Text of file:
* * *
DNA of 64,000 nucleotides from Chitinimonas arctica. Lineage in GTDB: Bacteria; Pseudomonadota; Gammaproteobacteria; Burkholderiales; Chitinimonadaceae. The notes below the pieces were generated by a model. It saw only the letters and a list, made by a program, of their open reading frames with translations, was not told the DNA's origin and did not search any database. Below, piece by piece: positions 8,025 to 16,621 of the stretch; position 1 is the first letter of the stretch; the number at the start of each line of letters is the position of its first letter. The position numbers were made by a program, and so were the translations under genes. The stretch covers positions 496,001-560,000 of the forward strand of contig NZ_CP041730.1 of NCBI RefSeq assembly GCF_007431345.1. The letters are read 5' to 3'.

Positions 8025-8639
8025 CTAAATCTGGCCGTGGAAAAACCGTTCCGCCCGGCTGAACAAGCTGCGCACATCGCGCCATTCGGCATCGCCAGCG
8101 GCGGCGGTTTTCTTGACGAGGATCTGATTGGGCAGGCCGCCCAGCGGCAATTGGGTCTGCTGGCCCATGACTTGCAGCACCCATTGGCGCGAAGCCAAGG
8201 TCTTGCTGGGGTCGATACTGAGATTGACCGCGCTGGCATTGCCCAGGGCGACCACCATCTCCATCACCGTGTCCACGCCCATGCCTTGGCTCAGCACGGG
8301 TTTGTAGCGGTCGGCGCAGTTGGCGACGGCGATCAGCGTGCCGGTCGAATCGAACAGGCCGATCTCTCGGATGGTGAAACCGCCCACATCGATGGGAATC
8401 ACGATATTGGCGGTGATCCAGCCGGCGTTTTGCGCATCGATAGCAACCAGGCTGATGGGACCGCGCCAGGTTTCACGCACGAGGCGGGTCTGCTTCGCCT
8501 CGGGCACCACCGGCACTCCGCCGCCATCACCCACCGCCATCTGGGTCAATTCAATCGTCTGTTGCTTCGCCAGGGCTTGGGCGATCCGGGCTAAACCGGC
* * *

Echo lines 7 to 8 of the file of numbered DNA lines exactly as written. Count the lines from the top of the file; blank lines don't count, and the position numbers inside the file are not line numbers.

8401 ACGATATTGGCGGTGATCCAGCCGGCGTTTTGCGCATCGATAGCAACCAGGCTGATGGGACCGCGCCAGGTTTCACGCACGAGGCGGGTCTGCTTCGCCT
8501 CGGGCACCACCGGCACTCCGCCGCCATCACCCACCGCCATCTGGGTCAATTCAATCGTCTGTTGCTTCGCCAGGGCTTGGGCGATCCGGGCTAAACCGGC